It was a drizzly twilight, in a forest where the only thing that looked like skyscrapers were the magnanimous trees. It was far, and beyond those who are not familiar with the treasures that hide in the present.
There was a hill that seemed to me like it carried the wisdom of an old man. I had a feeling that it contained every intelligent being that wanted to gaze at a landscape far away. Maybe the poems of my writers were born from the womb of that hill.
It was still twilight, and the pink layers of horizon peaked sheepishly from behind the hill. Although the sun still didn’t let go of her throne in the sky, the stars were visible, and I traced Jupiter in the heavens.
I stood distant from where it was, observing the motes of dust that were suspended in air. I was impatient to meet him, yet I contained myself to test my tolerance. After a couple of hours, I saw him rushing up the hill, swiftly walking upwards and downwards, adopting the movement of a typical deep thinker. I was nervous, but relieved that he did not look like a monster, but a human being, only marvellously larger.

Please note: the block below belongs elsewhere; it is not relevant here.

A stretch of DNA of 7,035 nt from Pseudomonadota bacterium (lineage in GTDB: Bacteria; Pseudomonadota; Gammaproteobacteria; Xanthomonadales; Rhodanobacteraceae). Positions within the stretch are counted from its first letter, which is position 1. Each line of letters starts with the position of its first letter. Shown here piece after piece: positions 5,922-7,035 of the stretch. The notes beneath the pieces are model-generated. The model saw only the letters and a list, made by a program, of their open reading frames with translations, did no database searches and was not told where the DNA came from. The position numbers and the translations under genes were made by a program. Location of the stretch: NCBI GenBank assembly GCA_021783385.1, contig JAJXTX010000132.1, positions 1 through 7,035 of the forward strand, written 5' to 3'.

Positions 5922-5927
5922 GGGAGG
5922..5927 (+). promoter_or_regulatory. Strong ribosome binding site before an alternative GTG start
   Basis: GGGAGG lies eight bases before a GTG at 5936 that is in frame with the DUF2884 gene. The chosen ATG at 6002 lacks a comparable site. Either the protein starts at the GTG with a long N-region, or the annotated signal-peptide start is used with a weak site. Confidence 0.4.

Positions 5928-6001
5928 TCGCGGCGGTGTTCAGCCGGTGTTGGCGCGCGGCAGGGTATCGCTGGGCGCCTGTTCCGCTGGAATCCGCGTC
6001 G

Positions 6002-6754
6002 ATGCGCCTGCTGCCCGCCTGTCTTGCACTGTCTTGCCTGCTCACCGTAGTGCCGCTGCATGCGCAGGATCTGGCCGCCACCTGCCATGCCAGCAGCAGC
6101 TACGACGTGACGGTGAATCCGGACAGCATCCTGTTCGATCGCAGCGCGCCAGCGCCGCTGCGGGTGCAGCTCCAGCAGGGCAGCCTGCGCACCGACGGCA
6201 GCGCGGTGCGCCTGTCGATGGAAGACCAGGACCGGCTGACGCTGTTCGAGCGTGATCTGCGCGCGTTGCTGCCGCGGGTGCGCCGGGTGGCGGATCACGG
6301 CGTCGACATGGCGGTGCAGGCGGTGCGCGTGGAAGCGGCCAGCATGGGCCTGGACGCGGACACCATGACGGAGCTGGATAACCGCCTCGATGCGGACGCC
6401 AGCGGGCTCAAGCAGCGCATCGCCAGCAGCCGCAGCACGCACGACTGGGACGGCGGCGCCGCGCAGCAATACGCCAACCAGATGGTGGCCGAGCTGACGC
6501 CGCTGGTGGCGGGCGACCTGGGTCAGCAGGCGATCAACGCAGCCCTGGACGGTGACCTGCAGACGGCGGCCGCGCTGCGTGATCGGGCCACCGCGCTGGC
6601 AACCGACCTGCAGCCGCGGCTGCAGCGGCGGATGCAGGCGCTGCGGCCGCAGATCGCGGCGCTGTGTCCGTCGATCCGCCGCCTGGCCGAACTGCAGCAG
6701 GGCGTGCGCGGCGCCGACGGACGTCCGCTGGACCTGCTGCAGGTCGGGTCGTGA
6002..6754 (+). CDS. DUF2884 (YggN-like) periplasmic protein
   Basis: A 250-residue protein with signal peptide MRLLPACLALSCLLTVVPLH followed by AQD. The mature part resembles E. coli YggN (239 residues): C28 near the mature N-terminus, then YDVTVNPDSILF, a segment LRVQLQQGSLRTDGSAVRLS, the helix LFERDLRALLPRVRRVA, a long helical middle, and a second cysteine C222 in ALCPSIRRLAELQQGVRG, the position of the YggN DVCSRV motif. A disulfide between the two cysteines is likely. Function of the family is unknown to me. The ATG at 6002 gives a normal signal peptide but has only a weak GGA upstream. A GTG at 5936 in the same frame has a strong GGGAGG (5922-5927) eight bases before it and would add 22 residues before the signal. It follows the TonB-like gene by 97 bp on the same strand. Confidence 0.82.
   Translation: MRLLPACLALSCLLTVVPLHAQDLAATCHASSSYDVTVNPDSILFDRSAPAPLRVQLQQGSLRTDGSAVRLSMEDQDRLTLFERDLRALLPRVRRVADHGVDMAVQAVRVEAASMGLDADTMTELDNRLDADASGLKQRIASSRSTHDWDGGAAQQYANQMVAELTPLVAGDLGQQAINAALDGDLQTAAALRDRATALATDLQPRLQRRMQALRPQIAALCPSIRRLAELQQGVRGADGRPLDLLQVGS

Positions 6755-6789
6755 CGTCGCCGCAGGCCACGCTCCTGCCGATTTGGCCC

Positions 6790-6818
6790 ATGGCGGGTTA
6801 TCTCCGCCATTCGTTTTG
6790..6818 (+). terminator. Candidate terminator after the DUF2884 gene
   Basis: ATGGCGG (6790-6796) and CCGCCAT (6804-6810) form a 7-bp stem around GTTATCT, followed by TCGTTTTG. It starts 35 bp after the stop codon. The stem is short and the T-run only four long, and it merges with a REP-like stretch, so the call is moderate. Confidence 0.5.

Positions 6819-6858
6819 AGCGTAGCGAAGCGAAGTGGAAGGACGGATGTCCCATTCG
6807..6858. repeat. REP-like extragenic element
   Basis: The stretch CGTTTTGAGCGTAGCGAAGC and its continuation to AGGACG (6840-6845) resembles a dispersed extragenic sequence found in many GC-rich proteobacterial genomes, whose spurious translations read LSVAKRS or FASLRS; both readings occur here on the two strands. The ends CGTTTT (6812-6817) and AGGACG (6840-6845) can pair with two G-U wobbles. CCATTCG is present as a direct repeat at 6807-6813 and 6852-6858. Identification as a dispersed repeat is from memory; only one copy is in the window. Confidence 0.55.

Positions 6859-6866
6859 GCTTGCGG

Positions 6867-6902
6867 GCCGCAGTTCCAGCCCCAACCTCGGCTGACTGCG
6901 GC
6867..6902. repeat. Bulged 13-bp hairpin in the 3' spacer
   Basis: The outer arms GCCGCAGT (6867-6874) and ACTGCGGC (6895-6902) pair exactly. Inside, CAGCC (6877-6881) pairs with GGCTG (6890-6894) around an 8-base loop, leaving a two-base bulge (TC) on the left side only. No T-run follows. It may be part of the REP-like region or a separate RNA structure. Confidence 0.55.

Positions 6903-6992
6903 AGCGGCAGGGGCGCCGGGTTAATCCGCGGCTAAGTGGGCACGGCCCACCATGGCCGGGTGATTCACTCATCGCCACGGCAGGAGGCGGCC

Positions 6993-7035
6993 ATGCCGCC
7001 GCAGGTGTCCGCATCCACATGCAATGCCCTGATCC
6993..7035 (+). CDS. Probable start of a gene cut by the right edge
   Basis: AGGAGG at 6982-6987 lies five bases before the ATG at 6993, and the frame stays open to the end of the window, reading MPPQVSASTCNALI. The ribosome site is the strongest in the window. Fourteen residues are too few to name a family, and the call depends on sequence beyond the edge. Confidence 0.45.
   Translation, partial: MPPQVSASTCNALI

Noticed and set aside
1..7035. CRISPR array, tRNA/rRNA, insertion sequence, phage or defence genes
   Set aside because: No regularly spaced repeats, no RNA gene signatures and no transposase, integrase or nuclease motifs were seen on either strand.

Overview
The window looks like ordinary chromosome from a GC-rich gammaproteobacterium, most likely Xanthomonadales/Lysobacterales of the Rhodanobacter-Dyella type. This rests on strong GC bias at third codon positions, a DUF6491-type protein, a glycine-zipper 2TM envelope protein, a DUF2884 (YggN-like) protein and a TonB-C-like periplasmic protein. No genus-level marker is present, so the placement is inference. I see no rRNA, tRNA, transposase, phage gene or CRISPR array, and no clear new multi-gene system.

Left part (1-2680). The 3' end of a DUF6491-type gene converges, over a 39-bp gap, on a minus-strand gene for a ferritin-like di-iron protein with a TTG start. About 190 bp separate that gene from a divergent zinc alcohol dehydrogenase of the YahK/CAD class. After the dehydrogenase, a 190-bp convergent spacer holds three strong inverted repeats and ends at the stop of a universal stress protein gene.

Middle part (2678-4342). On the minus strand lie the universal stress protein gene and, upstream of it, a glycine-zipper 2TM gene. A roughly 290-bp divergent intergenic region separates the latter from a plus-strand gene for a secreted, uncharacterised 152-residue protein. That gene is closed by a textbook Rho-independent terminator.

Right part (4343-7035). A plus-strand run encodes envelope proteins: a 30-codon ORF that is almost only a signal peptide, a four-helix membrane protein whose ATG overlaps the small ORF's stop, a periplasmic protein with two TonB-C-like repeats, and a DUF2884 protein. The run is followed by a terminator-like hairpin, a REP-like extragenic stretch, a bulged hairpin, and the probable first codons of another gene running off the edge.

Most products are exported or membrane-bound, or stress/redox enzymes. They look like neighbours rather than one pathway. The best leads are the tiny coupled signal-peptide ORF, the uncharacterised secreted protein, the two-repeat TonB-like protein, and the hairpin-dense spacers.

I tried to approach him, but he fidgeted cautiously, so I remained in place. I observed him as he was eye-contacting me. And behind his gigantic, frightening figure, I read his weakness through his eyes. I grew more tensed as I was losing hope in friendly ways to approach him. So my hands started getting cold, and I was rubbing them as my eyes were still fixed at his big, hazel, glassy eyes. I tried to uncover his thoughts; he was a volcano erupting. He was in so much pain-so much that he lost the ability to speak, it was as if he fought the laws of chronicles of life and stopped ageing, and unwillingly remained an expressionless child. A sudden feeling of compassion from me sprinkled the greenery of his heart, bringing its decay back to life, leaving prints of dew drops on its leaves. I was certain that any passerby who would read my sympathy towards him will definitely call me crazy, for all he would see was our outer appearance, and he did not seem worthy of compassion.
He took slow steps towards me, and his lips plead “accept me” as I was giving so much effort to read him. My fingers traced his hair slowly as I teared. I tamed him, I tamed my monster.
© 2013 ALIA SULTAN